A high level of estrogen-stimulated proteins selects breast cancer patients treated with adjuvant endocrine therapy with good prognosis

Katrine L H Weischenfeldt, Tove Kirkegaard, Birgitte B Rasmussen, Anita Giobbie-Hurder, Maj-Britt Jensen, Bent Ejlertsen, Anne E Lykkesfeldt

Publikation: Bidrag til tidsskriftArtikelForskningpeer review


BACKGROUND: Adjuvant endocrine therapy has significantly improved survival of estrogen receptor α (ER)-positive breast cancer patients, but around 20% relapse within 10 years. High expression of ER-stimulated proteins like progesterone receptor (PR), Bcl-2 and insulin-like growth factor receptor I (IGF-IR) is a marker for estrogen-driven cell growth. Therefore, patients with high tumor levels of these proteins may have particularly good prognosis following adjuvant endocrine therapy.

PATIENTS AND METHODS: Archival tumor tissue was available from 1323 of 1396 Danish breast cancer patients enrolled in BIG 1-98, a randomized phase-III clinical trial comparing adjuvant letrozole, tamoxifen or a sequence of the two drugs. Immunohistochemical staining for ER, HER-2, PR, Bcl-2 and IGF-IR was performed and determined by Allred scoring (ER, PR and Bcl-2) or HercepTest (HER-2 and IGF-IR).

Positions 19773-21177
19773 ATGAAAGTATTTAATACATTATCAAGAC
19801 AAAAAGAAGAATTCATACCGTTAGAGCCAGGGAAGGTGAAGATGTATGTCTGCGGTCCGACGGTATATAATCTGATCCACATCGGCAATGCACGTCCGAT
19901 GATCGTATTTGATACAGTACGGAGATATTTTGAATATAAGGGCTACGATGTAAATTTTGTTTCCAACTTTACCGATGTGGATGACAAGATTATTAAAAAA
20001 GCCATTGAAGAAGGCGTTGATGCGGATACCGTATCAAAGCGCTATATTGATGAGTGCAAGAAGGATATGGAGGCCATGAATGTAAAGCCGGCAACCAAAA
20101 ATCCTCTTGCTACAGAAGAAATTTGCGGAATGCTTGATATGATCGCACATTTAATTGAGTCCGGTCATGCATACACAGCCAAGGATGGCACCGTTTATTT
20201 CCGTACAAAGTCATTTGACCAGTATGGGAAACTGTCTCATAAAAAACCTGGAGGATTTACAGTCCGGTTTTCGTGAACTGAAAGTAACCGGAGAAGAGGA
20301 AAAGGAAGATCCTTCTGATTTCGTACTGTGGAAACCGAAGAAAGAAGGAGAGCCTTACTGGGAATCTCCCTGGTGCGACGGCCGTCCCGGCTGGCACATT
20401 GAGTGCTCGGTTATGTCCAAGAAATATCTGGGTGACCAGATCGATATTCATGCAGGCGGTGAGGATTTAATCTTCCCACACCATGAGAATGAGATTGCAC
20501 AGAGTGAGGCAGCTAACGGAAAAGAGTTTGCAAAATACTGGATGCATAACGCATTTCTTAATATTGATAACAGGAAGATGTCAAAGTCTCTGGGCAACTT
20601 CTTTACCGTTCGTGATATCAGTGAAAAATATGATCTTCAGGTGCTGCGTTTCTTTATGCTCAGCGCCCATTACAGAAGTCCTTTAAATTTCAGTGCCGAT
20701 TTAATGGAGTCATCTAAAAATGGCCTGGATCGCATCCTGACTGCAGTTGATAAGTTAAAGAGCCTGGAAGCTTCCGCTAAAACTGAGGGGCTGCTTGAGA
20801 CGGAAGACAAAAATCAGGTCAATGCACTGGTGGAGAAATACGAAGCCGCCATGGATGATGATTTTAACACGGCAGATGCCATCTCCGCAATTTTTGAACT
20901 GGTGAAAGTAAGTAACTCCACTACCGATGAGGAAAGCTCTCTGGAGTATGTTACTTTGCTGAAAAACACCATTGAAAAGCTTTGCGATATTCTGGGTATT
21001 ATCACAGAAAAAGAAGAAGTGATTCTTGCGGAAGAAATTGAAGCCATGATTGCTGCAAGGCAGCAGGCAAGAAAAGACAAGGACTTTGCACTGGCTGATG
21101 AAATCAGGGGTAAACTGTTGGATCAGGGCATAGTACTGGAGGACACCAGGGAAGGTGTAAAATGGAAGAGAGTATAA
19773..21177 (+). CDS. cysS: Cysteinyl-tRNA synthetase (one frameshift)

RESULTS: Data on all five markers were available from 969 patients with ER-positive, HER-2-negative tumors. These patients were classified in ER activity groups based on the level of PR, Bcl-2 and IGF-IR. High ER activity profile was found in 102 patients (10.5%) and compared with the remaining patients, univariate and multivariate analysis revealed HR (95% CI) and p values for disease-free survival (DFS) of 2.00 (1.20-3.22), 0.008 and 1.70 (1.01-2.84), 0.04 and for the overall survival (OS) of 2.33 (1.19-4.57), 0.01 and 1.90 (0.97-3.79), 0.06, respectively. The high ER activity profile did not disclose difference in DFS or OS according to treatment with tamoxifen or letrozole (p = .06 and .09, respectively).

CONCLUSIONS: Stratifying endocrine-treated patients in ER activity profile groups disclosed that patient with high ER activity profile (10.5%) had significantly longer DFS and OS, and the profile was an independent marker for DFS. High ER activity is a marker for estrogen-driven tumor growth. We suggest further analyses to disclose whether the ER activity profile or other markers associated with estrogen-driven growth may be used to identify ER-positive high-risk breast cancer patients who can be spared adjuvant chemotherapy.

Sider (fra-til)1161-1167
Antal sider7
TidsskriftActa Oncologica
Udgave nummer9
StatusUdgivet - sep. 2017


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